When it all began, he was an 18-year-old rookie — the rare goalie to go No. 1 overall in the draft — that was supposed to be a foundational piece for what was a bad, rebuilding team. Early in his career he delivered on that potential by helping to backstop the Penguins to consecutive Stanley Cup Final appearances in 2008 and 2009, winning the latter.

After that, however, things kind of fell apart for him in a series of playoff meltdowns between 2010 and 2014 that helped torpedo some potential lengthy playoff runs in Pittsburgh and make him more of a league-wide joke than anything else. It wasn’t all because of his play, but his play was a big a part of it. Between 2010 and 2015, his .895 postseason save percentage was 20th out of 22 goalies that appeared in at least 20 games, finishing ahead of only Ilya Bryzgalov and Evgeni Nabokov. At one point he lost his starting job in the playoffs to Tomas Vokoun. But after a change in goalie coaches and work with a sports psychologist, his playoff performances — as well as his regular season performances — in recent years started to improve. Even then things had a way of working against him.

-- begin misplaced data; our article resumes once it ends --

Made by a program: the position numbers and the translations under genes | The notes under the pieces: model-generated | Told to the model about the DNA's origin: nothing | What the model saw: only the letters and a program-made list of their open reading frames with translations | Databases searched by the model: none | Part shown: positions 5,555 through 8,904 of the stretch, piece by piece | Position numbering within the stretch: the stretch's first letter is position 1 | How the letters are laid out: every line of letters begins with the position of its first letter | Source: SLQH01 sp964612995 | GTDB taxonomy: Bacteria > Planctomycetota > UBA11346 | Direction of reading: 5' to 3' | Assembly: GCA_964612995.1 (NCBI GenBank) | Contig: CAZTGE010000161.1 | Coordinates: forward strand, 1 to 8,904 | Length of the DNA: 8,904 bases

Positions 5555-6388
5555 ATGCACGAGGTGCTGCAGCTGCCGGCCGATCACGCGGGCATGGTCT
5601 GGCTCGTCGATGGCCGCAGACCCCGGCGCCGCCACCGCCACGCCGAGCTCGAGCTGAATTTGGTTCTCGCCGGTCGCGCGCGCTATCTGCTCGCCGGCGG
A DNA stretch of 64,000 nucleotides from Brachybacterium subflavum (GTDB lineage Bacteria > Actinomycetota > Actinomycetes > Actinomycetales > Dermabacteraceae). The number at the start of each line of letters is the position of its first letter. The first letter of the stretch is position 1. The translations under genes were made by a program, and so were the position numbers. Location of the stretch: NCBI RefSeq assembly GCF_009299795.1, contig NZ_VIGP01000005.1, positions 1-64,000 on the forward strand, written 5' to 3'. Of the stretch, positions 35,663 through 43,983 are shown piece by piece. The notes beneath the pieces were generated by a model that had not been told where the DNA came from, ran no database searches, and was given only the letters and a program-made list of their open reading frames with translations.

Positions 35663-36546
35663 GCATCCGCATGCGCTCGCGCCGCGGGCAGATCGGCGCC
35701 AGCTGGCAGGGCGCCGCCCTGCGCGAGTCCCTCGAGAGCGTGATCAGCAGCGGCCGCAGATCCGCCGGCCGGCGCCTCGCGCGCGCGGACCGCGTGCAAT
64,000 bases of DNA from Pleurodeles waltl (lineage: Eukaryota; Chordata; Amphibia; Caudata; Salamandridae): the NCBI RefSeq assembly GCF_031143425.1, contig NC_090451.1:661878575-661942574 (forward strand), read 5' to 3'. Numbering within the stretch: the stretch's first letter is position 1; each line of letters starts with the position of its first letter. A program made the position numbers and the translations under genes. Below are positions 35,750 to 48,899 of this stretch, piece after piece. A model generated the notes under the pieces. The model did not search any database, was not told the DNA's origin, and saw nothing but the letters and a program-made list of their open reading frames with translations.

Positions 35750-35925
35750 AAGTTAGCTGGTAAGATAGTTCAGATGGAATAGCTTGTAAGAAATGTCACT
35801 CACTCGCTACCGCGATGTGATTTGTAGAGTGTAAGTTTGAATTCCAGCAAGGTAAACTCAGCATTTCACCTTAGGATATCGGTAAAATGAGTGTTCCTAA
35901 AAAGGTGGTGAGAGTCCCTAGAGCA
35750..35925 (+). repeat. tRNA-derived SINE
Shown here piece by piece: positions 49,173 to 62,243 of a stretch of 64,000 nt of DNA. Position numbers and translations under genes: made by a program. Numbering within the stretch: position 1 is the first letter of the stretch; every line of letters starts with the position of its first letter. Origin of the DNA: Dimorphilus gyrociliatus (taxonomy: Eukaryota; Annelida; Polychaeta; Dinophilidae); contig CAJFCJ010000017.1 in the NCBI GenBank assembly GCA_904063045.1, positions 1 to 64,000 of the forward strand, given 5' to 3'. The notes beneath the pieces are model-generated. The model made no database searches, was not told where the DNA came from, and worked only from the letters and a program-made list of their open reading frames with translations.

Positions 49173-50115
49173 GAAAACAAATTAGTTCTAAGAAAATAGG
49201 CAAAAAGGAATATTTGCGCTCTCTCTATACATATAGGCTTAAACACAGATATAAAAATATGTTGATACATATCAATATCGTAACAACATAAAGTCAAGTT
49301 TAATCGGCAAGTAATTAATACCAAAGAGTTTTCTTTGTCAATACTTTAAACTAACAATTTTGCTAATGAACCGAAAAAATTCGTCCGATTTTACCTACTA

An injury at the end of the 2015-16 season cost him his starting job as Murray stepped in and played brilliantly on his way to a Stanley Cup. In 2016-17, he had a chance for redemption when the situation was reversed and an injury to Murray — who had taken over as the team’s starter — allowed Fleury to regain his starting job through the first two rounds where he was probably the biggest reason the Penguins were able to continue advancing. It was pretty much the exact opposite of the previous five playoff runs in Pittsburgh where the goaltending was sinking what was often times an otherwise good team.

Murray eventually returned, regained his starting spot, and closed out the final two rounds on the way to another Stanley Cup. His career in Pittsburgh ended with him handing the Stanley Cup to the guy that replaced him.